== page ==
Vertagear Racing Series S-Line SL4000 Gaming Chair Review

Vertagear is new to the growing gaming chair market. With so many people dedicating hours of their free time to sitting in one place while immersed in a game, comfort and posture become more than just an afterthought. Although any good-quality office chair is usually sufficient for comfort, a gaming chair offers a little more, with a look and feel that complements some gaming genres, such as racing and flight simulators. Vertagear’s SL4000 sits in the middle of its range, with the SL5000 and SL2000 sitting on either side.

It also omits some of the features of its competitors, such as built-in 2.1 speakers, so it’s relying on looks and comfort alone. It has a very smart appearance, and what appears to be a good anti-RSI design, with adjustable seating and arm rests. The frame is made of solid steel and the entire chair is covered in PVC, with the seat filled with foam padding. It comes in five different colors too, with the red model reviewed here.

The chair comes with printed, diagram-based instructions that make assembly seem fairly simple. You get three main parts: the seat, the main backing frame and the base for the wheels, with the head support and arms being attached after these main parts are assembled. If you run into any problems, there are also online assembly video guides to follow. It took just five minutes to fix the wheels to the seat. However, it then took another two hours to fix the backing section onto the seat’s support struts, only after enlisting help from a second person. Getting the screws back into the holes, perfectly lined up, is a tough job for one person.

There are also silver guards around each hole that look like washers, but these guards fell off during assembly after only light pressure. In short, we expect better build quality from Vertagear.

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Once we got past that point, though, the arms, back rest and head rest attached without a problem. To maintain a healthy posture, a chair must be adjustable in all kinds of ways, and the SL4000 ticks nearly all the recommended boxes. The arm rests can be moved forwards and backwards, and turned 45 degrees left or right. It can be lowered and raised, or the seat angled backwards and forwards as well, by lifting a lever underneath. Meanwhile, the back rest can be moved up and down on its straps, while the head rest can also be moved by at least 10cm vertically. The arm rests can’t be moved vertically though.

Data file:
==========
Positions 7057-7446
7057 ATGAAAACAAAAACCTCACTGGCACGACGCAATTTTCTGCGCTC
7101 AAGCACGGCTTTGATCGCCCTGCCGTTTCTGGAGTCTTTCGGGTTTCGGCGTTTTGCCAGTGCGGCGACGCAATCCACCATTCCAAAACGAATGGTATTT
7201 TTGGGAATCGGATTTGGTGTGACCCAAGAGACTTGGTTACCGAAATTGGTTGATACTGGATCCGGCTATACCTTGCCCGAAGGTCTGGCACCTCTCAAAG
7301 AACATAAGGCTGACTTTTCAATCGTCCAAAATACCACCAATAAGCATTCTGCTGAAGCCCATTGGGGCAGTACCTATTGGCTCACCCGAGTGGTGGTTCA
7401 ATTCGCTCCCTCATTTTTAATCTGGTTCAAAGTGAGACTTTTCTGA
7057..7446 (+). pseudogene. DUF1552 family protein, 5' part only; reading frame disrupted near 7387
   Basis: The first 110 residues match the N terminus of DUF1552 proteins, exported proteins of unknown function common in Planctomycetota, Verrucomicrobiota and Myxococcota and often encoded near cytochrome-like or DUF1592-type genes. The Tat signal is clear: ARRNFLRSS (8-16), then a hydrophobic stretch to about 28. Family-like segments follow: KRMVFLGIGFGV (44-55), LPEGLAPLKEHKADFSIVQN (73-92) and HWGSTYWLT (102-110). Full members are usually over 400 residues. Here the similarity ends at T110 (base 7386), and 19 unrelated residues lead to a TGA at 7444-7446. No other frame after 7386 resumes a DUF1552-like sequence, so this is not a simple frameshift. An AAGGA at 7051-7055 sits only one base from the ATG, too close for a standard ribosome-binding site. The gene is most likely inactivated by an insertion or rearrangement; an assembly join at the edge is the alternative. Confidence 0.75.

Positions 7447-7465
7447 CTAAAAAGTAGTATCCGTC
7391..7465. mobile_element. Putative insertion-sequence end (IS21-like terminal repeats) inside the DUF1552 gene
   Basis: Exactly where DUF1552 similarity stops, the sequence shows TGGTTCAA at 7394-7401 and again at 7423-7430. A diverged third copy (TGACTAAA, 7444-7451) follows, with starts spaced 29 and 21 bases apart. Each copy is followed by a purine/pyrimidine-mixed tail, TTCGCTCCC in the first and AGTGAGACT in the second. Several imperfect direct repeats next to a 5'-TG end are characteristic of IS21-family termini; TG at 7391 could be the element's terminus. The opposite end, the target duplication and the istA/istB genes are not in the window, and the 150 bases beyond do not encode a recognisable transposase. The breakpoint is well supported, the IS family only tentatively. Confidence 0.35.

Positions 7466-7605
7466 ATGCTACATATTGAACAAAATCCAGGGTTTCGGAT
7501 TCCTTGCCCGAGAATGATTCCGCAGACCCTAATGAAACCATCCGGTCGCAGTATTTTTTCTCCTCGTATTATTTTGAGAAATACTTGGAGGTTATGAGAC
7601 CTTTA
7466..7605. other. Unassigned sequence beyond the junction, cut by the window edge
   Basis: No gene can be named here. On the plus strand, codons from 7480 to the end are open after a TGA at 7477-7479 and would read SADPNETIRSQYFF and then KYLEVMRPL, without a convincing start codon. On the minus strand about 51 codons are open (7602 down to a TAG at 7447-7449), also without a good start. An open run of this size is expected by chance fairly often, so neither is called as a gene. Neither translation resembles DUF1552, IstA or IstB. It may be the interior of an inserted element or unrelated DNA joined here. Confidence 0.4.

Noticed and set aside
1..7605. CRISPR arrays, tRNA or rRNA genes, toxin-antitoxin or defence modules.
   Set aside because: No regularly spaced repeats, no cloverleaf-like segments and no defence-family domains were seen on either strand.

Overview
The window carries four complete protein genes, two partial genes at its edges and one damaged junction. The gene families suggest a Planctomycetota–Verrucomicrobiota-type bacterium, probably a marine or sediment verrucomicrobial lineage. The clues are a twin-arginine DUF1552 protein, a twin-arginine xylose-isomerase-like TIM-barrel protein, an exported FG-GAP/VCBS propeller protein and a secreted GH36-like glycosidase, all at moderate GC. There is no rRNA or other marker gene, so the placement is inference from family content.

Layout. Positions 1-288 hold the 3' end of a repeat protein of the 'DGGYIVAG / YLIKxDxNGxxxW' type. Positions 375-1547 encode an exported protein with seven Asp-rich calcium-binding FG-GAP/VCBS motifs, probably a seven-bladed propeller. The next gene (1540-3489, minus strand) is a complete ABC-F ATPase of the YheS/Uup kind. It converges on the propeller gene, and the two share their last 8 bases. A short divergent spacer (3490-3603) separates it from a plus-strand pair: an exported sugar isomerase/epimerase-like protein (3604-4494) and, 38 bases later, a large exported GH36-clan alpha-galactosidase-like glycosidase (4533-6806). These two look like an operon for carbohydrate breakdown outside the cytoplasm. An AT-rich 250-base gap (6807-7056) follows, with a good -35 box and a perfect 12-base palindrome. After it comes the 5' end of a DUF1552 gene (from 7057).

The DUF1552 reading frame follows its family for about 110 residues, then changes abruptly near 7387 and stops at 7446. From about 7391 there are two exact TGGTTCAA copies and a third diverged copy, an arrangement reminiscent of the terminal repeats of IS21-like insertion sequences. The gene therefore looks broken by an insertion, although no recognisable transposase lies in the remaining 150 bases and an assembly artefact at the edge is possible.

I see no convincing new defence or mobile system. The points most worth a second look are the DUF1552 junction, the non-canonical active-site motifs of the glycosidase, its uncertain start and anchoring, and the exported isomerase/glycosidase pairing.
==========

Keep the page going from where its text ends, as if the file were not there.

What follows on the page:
The back rest attaches to the chair by feeding plastic clips underneath the seat and through a hole at the top. If you find either the back rest or head rest uncomfortable, however, both of them can be removed. Meanwhile, the plastic arm rests feel slightly flimsy compared with the otherwise tough materials used in the rest of the chair.

The SL4000 measures 1,400mm high when fully raised, 1,280mm when lowered, and the seat is 370mm wide. Vertagear claims it can accommodate gamers with a weight of up to 150kg (23.6 stone) as well, so it will comfortably hold most people. It also has a two-year warranty.


After sitting in the chair for extended periods, the Vertagear SL4000 was very comfortable. The materials feel great and go a long way to justifying the steep asking price. The back rest works well and the head rest made for comfortable relaxing, especially with the seat moved back.


Although some aspects of the SL4100’s build quality are questionable, and it’s expensive, we soon forgot about these niggles after spending some time gaming in the Vertagear SL4000 for extended periods. It isn’t easy to assemble, but it looks good, it’s very comfortable and it offers plenty of adjustment for extra comfort.

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